Everything old is new again
What goes around comes around. The more things change, the more they stay the same. . . .
As I looked back at 10 years of March issues of the Heights Observer, those familiar and often clichéd sayings kept springing to mind. I kept coming upon articles that covered the same themes and topics contained in this March issue.
In March 2009, opinion writer Ralph Solonitz wrote of the near completion of repairs to the University Square garage. Recalling “when the Old May Company on the Heights held rock ‘n’ roll record hops on the parking lot grounds,” Solonitz envisioned a rock concert on the rooftop.
In his first State of the City address, the subject of a page one story in this issue, University Heights Mayor Brennan touched on the need for redevelopment of the now largely vacant University Square. Looking back at the history of that site, Brennan drew comparison between former mayor Earl Aurelius’ transformation of a former golf course into May’s on the Heights, and the type of reinvention that might be possible for the Wiley Middle School site.
March issues have covered perhaps more than their fair share of stories about changes in school and city leadership.
The March 2009 issue contained a story about the search for a new CH-UH City School District superintendent, to succeed Deb Delisle. In March 2014, the district embarked on another superintendent search, to replace Nylajean McDaniel, herself the one-year (by design) successor to Douglas Heuer. Now, in March 2019, the district has announced another interim superintendent, and the search for a “permanent” replacement to Talisa Dixon.
A March 2015 article announced that Cleveland Heights City Council had appointed Kahlil Seren to fill the unexpired term of Janine Boyd. This March, an article describes the work of the League of Women Voters in interviewing applicants to replace Cheryl Stephens on CH City Council.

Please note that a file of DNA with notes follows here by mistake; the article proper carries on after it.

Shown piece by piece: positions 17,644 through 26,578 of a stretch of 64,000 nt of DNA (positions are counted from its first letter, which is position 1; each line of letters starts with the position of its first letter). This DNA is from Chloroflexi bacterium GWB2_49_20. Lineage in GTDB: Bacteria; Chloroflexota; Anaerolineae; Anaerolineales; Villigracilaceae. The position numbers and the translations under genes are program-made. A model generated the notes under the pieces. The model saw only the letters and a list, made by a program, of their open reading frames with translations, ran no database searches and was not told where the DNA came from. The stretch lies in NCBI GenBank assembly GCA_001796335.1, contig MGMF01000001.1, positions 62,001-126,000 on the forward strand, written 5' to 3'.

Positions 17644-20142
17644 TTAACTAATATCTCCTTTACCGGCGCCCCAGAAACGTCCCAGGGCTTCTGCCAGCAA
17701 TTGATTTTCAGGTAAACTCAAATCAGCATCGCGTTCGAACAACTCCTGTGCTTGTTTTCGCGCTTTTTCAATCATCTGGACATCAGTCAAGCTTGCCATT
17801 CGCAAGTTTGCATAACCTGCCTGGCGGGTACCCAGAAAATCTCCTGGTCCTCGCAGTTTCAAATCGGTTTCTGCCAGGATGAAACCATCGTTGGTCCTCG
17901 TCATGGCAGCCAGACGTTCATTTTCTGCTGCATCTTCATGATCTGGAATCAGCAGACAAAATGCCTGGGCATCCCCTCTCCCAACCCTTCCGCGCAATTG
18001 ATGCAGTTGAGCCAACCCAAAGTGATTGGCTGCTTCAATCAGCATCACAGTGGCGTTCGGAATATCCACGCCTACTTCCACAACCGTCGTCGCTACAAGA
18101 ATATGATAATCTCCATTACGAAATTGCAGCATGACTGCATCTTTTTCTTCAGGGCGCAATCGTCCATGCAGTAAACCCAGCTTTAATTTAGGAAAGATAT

In March 2016, a story announced Cleveland Running Company’s move to Lee Road from Shaker Heights. This month, Shari Nacson’s article describes the details of a merger between the Heights business and another, bringing a name change to the running store that will remain on Lee Road.
As a nonprofit, all-volunteer-writer publication, what the Heights Observer publishes is limited to what writers are interested in, and feel a personal desire or need to write about.
Sometimes the thread of a topic is lost, and a story that seemed perhaps the harbinger of greater change ends up an isolated event, as far as Observer coverage is concerned.
In March 2013, the lead story was about Cain Park officially becoming “dog-friendly.” Six years on, how has that change worked out? Has, or will, it spread to other city parks? To my knowledge, no one has yet comprehensibly revisited that story.
There are many more stories and topics like that one, that could be re-explored and re-visited.
In his March 2018 “Songs and Stories” column, David Budin wrote of his experiences administering a Facebook group, “Growing up in Cleveland Heights,” that looks back at CH history and experiences. He wrote, “One thing that has been fascinating—and frustrating—is that the same topics keep coming up, over and over.”
History is rich, complex, and always in danger of being forgotten. For what its worth, and as imperfect and incomplete a record as it may be, every issue of the Heights Observer is archived at www.heightsobserver.org, for those interested in looking back at what has changed, what has stayed the same, and how we got here from there.
Kim Sergio Inglis
Kim Sergio Inglis is editor-in-chief of the Heights Observer, and is a Cuyahoga County master gardener volunteer.